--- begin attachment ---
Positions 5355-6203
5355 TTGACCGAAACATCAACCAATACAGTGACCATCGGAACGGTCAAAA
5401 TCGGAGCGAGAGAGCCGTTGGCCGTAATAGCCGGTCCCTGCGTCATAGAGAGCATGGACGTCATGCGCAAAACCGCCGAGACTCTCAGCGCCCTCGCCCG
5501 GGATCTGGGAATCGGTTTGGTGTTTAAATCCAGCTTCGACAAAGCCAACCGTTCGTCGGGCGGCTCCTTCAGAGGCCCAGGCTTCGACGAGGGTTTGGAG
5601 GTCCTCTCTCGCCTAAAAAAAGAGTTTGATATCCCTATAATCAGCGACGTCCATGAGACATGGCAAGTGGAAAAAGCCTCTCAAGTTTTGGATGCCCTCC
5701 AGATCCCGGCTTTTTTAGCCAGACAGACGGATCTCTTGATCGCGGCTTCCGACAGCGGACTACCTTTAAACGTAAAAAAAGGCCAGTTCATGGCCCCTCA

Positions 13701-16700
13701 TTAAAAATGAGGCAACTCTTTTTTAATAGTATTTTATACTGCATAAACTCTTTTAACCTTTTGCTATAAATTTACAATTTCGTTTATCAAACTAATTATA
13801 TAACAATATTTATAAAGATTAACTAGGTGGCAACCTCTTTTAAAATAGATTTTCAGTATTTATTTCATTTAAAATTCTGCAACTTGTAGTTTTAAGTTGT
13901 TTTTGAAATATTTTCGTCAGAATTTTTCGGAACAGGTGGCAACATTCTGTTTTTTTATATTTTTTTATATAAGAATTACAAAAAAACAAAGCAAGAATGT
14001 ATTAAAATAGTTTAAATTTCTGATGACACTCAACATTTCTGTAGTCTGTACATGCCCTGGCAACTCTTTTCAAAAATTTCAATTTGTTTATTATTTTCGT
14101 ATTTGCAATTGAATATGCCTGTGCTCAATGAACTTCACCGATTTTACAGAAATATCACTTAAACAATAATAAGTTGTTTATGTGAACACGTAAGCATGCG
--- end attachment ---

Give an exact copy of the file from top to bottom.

Positions 5355-6203
5355 TTGACCGAAACATCAACCAATACAGTGACCATCGGAACGGTCAAAA
5401 TCGGAGCGAGAGAGCCGTTGGCCGTAATAGCCGGTCCCTGCGTCATAGAGAGCATGGACGTCATGCGCAAAACCGCCGAGACTCTCAGCGCCCTCGCCCG
5501 GGATCTGGGAATCGGTTTGGTGTTTAAATCCAGCTTCGACAAAGCCAACCGTTCGTCGGGCGGCTCCTTCAGAGGCCCAGGCTTCGACGAGGGTTTGGAG
5601 GTCCTCTCTCGCCTAAAAAAAGAGTTTGATATCCCTATAATCAGCGACGTCCATGAGACATGGCAAGTGGAAAAAGCCTCTCAAGTTTTGGATGCCCTCC
5701 AGATCCCGGCTTTTTTAGCCAGACAGACGGATCTCTTGATCGCGGCTTCCGACAGCGGACTACCTTTAAACGTAAAAAAAGGCCAGTTCATGGCCCCTCA

Positions 13701-16700
13701 TTAAAAATGAGGCAACTCTTTTTTAATAGTATTTTATACTGCATAAACTCTTTTAACCTTTTGCTATAAATTTACAATTTCGTTTATCAAACTAATTATA
13801 TAACAATATTTATAAAGATTAACTAGGTGGCAACCTCTTTTAAAATAGATTTTCAGTATTTATTTCATTTAAAATTCTGCAACTTGTAGTTTTAAGTTGT
13901 TTTTGAAATATTTTCGTCAGAATTTTTCGGAACAGGTGGCAACATTCTGTTTTTTTATATTTTTTTATATAAGAATTACAAAAAAACAAAGCAAGAATGT
14001 ATTAAAATAGTTTAAATTTCTGATGACACTCAACATTTCTGTAGTCTGTACATGCCCTGGCAACTCTTTTCAAAAATTTCAATTTGTTTATTATTTTCGT
14101 ATTTGCAATTGAATATGCCTGTGCTCAATGAACTTCACCGATTTTACAGAAATATCACTTAAACAATAATAAGTTGTTTATGTGAACACGTAAGCATGCG